I re-read your Strat-O-Sphere piece about the ‘24 season. Nice. I always find it amazing, the things the old-timers battled through, that they are never fully recognized for: “When Red Sox pitcher Bill Piercy broke his skull on a line drive off the bat of the Tigers’ Leslie Burke on June 18 in
At www.baseball-reference.com, Piercy was listed as the winning pitcher in the game of a doubleheader July 5. I don’t know if that was the next time he pitched, but just being out there less than three weeks after suffering a cracked skull (but it wasn’t “a real break,” as we are reminded) – astonishing.
Here’s another amazing fact: The Yankees essentially went through the first half of the season with just six pitchers (Pipgras was there, but was seldom called on, pitching in just nine games all year). Pennock, Hoyt, Bush, and Shawkey were the starters, and Jones and Gaston filled in where necessary. They finally acquired Cliff Markle June 16, but he made just seven appearances (three starts, no wins). They signed veteran right-hander Al Mamaux July 12 (14 games, one win), before letting Markle go 10 days later. They got two wins out of Walter Beall, after they purchased his contract at the end of August. 86 of 89 wins came from just six hurlers.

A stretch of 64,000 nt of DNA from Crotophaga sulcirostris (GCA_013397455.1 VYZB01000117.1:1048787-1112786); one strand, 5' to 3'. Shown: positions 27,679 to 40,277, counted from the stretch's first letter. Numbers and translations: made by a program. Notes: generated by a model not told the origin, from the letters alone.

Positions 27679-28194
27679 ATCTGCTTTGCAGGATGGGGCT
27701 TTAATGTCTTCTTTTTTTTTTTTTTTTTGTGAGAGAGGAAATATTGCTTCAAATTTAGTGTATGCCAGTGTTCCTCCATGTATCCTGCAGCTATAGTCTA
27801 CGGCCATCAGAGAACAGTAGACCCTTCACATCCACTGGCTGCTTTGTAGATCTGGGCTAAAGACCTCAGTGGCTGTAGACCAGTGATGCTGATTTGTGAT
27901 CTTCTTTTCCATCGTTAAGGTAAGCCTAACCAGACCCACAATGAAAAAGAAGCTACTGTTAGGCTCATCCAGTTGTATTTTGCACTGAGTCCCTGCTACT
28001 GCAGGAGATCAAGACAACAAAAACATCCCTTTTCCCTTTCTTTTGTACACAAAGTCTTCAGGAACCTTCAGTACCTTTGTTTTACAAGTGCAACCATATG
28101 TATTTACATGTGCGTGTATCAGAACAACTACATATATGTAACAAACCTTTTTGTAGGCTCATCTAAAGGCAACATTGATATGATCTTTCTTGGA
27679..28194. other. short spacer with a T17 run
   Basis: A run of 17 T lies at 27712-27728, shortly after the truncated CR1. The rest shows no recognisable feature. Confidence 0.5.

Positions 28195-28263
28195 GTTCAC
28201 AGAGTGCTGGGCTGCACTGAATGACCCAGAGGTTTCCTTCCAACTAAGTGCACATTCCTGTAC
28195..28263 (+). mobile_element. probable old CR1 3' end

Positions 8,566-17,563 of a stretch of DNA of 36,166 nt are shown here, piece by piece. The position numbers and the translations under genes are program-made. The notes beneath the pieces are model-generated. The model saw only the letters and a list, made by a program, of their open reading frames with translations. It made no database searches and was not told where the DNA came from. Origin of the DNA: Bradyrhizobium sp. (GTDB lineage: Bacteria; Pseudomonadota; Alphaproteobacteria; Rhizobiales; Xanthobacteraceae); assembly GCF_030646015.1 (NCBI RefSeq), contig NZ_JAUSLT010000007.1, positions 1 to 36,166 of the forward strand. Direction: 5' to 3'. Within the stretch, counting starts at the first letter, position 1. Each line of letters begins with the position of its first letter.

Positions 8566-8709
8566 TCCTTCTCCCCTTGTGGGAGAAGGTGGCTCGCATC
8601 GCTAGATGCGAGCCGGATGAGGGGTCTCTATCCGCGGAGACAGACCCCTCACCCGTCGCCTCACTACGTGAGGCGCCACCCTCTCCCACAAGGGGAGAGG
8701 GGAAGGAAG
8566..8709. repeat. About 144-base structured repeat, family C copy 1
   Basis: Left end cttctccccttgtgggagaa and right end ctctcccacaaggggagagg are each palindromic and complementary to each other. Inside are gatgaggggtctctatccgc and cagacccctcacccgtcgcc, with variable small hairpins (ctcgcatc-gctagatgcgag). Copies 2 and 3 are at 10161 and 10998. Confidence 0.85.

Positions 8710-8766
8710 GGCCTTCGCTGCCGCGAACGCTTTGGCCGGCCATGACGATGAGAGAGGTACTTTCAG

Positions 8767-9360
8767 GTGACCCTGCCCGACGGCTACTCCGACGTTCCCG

Instead of being amazed at what today’s players can accomplish (under optimal conditions), maybe we should be wondering how – if – they could have dealt with the circumstances of earlier generations. Thanks for yet another eye-opener of a season.
Jeff Woodhouse, Seattle
Personally, one of the big pleasures of Strat-O-Matic’s classic-season issues is how much I learn about sports history. We discover players, ballparks, playing styles and any number of quirks that help bring a replay alive. I know you have been devoted to this exploration and have enjoyed it as much as anyone. Your 56-game seasons are just enough to give an adequate understanding of every team. And it permits you to move onto the next season, playing them all. Not many of us can say that.
One of the ways baseball has changed is the use of the disabled list. Piercy was expected to pitch with a broken skull. Now, teams who have invested guaranteed millions to players put them on the DL for bruises – and, in 2009, for “anxiety disorders.” Based on my reading about 1924, I think an “anxiety order” would have been regarded as nervousness – an inability to perform under pressure. And that guy would be cut. But today’s team that owes him millions just puts him on the DL. As of this writing, about 150 Major Leaguers are on the disabled list – all at one time. The entire decade of the ‘50s probably had less than that.